Getting it Right in the First 1000 Days

Getting it Right in the First 1000 Days

The project

Strong Foundations: Getting it Right in the First 1000 Days is a collaboration between:

  • the Centre for Community Child Health at the Murdoch Children’s Research Institute (MCRI)
  • the Australian Research Alliance for Children and Youth (ARACY)
  • Bupa Australia
  • the Bupa Health Foundation
  • PwC Australia.

This report synthesises what is known about that factors that affect development during the first 1000 days (the period from conception to the end of the second year), how these factors have their impact, and what are the long-term effects of early exposures and experiences.  Details can be found on the CCCH website: http://www.rch.org.au/ccch/first-thousand-days/

Extract:
The earliest stage of human development – the period from conception to the end of a child’s second year – has become known as the first 1000 days. Due to the significance of this period for future health and developmental outcomes, there has been a growing focus on the first 1000 days by governments, the early years sector and some commercial organisations.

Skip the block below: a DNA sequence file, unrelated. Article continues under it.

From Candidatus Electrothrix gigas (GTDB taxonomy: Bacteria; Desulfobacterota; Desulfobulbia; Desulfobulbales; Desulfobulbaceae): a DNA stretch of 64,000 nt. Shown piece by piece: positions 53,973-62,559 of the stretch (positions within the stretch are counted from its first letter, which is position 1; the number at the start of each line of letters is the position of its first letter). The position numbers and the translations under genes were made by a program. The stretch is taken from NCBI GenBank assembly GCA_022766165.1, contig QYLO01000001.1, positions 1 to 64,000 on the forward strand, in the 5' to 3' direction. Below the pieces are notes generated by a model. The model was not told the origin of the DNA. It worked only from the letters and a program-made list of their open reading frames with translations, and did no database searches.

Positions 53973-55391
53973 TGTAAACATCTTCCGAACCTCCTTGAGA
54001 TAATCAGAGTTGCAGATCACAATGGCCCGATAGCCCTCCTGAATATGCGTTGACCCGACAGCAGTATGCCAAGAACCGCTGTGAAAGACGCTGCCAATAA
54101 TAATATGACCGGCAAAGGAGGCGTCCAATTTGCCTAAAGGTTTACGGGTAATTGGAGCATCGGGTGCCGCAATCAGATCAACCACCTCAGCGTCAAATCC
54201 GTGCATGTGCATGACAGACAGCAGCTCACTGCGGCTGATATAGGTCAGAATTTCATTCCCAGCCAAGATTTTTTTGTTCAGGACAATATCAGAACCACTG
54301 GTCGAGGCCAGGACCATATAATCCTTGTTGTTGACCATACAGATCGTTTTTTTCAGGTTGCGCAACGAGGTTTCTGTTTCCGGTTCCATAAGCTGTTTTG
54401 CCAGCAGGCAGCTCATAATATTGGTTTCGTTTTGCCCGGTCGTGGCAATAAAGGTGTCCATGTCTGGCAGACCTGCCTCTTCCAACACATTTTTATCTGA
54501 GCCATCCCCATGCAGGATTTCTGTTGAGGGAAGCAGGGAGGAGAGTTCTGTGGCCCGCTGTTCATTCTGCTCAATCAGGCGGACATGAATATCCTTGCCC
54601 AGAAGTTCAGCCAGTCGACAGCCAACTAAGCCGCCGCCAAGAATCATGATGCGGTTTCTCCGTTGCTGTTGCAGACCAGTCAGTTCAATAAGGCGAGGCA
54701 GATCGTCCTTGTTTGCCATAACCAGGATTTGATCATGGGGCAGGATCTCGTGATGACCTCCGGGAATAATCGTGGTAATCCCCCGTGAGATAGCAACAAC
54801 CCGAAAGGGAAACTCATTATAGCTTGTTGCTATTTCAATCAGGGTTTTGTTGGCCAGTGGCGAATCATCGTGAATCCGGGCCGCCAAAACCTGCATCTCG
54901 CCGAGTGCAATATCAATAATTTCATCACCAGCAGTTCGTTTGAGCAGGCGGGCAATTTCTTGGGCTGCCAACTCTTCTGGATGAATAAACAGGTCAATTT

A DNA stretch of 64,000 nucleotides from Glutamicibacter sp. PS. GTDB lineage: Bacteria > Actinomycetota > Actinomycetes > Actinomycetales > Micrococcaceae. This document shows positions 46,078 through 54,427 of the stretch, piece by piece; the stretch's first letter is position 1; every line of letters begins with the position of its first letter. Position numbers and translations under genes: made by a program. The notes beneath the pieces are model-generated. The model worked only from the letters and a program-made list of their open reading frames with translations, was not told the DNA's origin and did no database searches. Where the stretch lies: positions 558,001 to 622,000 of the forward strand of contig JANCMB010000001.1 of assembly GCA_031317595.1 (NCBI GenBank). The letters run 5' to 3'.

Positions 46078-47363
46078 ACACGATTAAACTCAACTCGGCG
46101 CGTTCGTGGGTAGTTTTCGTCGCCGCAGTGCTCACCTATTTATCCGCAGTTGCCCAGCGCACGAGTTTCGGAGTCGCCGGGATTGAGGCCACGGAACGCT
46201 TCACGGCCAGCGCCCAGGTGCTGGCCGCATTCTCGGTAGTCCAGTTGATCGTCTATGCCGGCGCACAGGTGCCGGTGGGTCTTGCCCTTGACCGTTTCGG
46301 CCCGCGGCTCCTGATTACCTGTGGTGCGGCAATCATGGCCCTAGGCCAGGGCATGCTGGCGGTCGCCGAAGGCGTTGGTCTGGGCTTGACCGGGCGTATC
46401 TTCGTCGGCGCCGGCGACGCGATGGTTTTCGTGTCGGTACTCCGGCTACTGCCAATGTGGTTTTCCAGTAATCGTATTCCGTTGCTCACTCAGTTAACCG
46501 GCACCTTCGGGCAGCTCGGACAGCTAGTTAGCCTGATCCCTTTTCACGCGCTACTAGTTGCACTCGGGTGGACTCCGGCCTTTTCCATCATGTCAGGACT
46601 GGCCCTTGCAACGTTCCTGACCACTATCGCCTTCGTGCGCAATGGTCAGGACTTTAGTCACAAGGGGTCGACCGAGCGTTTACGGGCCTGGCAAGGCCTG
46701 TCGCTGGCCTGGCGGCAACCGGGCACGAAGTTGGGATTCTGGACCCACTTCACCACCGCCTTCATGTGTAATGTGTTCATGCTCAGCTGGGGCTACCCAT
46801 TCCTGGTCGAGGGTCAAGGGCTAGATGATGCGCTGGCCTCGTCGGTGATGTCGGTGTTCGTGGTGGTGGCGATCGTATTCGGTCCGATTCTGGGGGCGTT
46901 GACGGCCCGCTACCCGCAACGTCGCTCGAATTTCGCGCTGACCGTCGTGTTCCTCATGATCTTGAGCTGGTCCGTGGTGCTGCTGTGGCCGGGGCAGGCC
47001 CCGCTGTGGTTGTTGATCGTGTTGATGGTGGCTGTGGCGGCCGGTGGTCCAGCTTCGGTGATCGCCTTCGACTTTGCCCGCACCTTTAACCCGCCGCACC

Despite this growing focus, the Australian public’s understanding of the significance of the first 1000 days is limited, and the policy response to date has not been in line with the weight of the evidence. As a result, the Australian Research Alliance for Children & Youth (ARACY); Bupa Australia; the Bupa Health Foundation; the Centre for Community Child Health at the Murdoch Children’s Research Institute (MCRI); and PwC Australia formed a partnership with the aim of growing a greater awareness of what happens during the firrst 1000 days and why it matters, and facilitating evidence-based action on policy, practice and parenting.

The citation for the paper is as follows:

Moore, T.G., Arefadib, N., Deery, A., & West, S. (2017). The First Thousand Days: An Evidence Paper. Parkville, Victoria; Centre for Community Child Health, Murdoch Children’s Research Institute.

Download The full version of the report

Download The summary version 

 

 

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